Conservationists, former council staff, local architects and academics have combined forces to slam the local authority's recent decision to replace departing expert employees with novices.
Bath council has been hit by an exodus of retiring staff, a situation that has been exacerbated by deaths and people deciding to work elsewhere over recent months.
But instead of recruiting experienced professionals to bolster its expertise, the council has taken the approach of bringing on board junior, unqualified planners as replacements.
'Bath is an area of real concern,' said ex-RIBA president George Ferguson,
who has won awards for his conservation work.
'What we need are confident, well-educated conservation officers of English-Heritage-standard. Bath has had some remarkable people in the past - a person from management is no compensation for their loss.'
The whistle was blown on the local authority's plan by an anonymous ex-council conservation architect who contacted the AJ. He said: 'I've spoken to about 15 experts about the loss of expertise from the council and all of them have expressed concern. I hope it's something that can be prevented.'
Michael Forsyth, director of studies of the postgraduate course in the conservation of historic buildings at the University of Bath, has damned the council's lack of staff resources. He told the AJ: 'I feel very strongly that a World Heritage Site like Bath should have a team of conservation architects rather than planners.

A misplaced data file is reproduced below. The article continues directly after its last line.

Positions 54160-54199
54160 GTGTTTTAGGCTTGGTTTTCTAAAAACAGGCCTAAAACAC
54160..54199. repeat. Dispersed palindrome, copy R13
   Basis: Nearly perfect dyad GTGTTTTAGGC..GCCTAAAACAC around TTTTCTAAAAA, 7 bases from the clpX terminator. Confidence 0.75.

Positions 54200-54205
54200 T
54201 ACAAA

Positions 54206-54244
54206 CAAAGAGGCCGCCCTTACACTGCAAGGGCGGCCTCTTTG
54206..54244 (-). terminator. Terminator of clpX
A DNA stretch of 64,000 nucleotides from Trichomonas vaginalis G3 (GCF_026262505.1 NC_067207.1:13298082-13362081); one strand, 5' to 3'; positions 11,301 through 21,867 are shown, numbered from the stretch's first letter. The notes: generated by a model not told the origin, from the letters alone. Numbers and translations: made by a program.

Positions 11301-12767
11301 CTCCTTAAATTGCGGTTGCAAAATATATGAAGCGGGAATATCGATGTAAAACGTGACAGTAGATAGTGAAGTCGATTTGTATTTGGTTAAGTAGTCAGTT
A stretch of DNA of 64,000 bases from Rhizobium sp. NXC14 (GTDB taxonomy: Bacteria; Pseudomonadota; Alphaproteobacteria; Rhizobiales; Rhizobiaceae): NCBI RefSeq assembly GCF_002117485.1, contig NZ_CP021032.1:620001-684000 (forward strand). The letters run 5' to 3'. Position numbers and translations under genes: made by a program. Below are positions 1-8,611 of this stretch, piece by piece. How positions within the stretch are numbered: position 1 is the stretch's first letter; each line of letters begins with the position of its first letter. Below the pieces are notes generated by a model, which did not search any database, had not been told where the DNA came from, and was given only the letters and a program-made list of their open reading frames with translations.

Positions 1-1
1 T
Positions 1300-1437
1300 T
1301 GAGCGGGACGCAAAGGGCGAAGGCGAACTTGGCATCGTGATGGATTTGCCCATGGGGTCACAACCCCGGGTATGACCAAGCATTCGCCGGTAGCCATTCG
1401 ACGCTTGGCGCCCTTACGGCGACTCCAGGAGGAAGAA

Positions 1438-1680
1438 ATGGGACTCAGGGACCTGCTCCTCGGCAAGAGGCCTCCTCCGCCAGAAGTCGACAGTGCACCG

'Planners are seldom qualified to judge whether applications for listed building consent are acceptable or not. There's now only one qualified conservation architect on the team and that is very poor for a World Heritage city.'
He continued: 'If planners are unable to make a judgement their tendency is to recommend refusal - conservation should be the management of change, and not allowing buildings to stagnate.'
And Peter Clegg, senior partner with Bath-based Feilden Clegg Bradley, who has worked closely with the council on a number of developments, including the regeneration of Bath riverside, agreed. 'There's a genuine problem getting qualified conservation architects to join local authorities and not the private sector,' he said.
However, Tony Crouch, heritage and environment manager with Bath & North East Somerset Council, defended the council's decision to recruit junior members of staff to its team.
He claimed that the conservation section of Bath council had become a 'graveyard', littered with statesman-like seasoned professionals, giving little chance for future generations to rise up through the ranks.